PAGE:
There are seven principles of Kwanzaa, but the guests who attended the celebration Dec. 29 at the Harrison Cultural Community Centre, 1922 Hamilton Ave. in Lorain, focused on one: Ujamaa, which is cooperative economics.
The other six principles of Kwanzaa are: Umoja, which is unity; Kujichagulia, which is self-determination; Ujima, which is collective work and responsibility; Nia, which is purpose; Kuumba, which is creativity; and Imani, which is faith.
Kwanzaa takes place from Dec. 26 to Jan. 1.
Joanne Eldridge Tucker, who was mistress of ceremony, engaged the audience to discuss cooperative economics.
Eldridge Tucker recognized Lorain artist Jeff Pye and civil rights activist and clothing designer E. Jean Wrice as entrepreneurs.
“How can we grow more African American businesses in the area, and how can we support them?” Eldridge Tucker asked.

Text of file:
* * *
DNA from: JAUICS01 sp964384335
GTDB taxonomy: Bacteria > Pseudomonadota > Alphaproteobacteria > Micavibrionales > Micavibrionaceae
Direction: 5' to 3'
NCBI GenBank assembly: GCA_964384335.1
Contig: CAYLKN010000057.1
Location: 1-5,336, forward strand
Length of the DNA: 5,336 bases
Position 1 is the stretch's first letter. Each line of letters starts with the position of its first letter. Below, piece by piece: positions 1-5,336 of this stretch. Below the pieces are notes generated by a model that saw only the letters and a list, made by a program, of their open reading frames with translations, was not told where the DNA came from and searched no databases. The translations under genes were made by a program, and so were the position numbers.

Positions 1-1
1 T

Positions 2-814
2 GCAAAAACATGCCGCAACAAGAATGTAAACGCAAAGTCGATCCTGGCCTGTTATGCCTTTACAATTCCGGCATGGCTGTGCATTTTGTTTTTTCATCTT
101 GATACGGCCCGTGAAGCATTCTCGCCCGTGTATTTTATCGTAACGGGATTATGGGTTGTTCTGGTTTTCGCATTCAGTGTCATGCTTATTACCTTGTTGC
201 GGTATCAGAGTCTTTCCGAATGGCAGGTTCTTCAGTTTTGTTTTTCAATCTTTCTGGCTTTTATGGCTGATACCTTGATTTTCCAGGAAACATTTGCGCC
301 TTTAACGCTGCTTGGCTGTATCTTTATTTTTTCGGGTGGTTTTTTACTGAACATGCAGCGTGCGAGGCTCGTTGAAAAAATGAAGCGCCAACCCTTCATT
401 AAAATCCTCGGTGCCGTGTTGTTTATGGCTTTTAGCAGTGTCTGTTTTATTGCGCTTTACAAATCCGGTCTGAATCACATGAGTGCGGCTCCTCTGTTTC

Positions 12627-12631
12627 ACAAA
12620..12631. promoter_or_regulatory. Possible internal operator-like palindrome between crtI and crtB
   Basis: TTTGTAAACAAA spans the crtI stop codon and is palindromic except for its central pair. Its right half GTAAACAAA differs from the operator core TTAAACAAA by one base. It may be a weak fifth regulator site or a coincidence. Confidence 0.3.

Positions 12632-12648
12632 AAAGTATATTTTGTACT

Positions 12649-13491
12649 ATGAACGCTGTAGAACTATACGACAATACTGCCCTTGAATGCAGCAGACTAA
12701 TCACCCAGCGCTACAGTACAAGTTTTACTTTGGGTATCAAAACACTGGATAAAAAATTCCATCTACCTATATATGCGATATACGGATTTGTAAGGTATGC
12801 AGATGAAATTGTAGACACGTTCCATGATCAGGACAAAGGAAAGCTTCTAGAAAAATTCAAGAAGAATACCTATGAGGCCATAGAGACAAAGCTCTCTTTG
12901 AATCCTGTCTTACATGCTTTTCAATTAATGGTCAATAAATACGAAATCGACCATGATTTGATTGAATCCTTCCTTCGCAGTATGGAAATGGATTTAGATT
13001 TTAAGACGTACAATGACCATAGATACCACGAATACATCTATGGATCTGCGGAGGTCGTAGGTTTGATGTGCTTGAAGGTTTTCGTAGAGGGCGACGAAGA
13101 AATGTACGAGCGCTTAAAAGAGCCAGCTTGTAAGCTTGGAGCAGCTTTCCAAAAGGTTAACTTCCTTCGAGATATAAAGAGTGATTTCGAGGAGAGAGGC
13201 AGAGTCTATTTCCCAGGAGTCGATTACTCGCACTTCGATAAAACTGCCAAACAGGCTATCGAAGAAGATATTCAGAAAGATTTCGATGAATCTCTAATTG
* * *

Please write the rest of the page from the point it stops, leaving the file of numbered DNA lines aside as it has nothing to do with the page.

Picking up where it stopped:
Lorain resident Sally Peoples responded that the community has start supporting Black businesses and that those enterprises must advertise their services.
Pye suggested that the current businesses owned by African Americans must teach others how to go into business.
He said there should be apprenticeships and mentors ready to help others to “pass on the skills that you have.”
Pye also said networking with others is another tool of cooperative economics.
Minister Kenny Dawson, a self-taught musician, who plays keyboards for many church functions in Lorain, said the Black churches should come together to support African American businesses.
People should put aside any differences they have with others and “unify.”
Eldridge Tucker, who started commemorating Kwanzaa in 1977, said it is a celebration of family, community and culture.
She said it’s a fun, festive and positive reinforcement of family.
During the event, Eldridge Tucker set up her Kwanzaa display which included a special candle holder called a kinara.
A kinara holds seven candles, a black candle in the middle, and three red and three green on each side.
Each night during Kwanzaa, a candle is lit.
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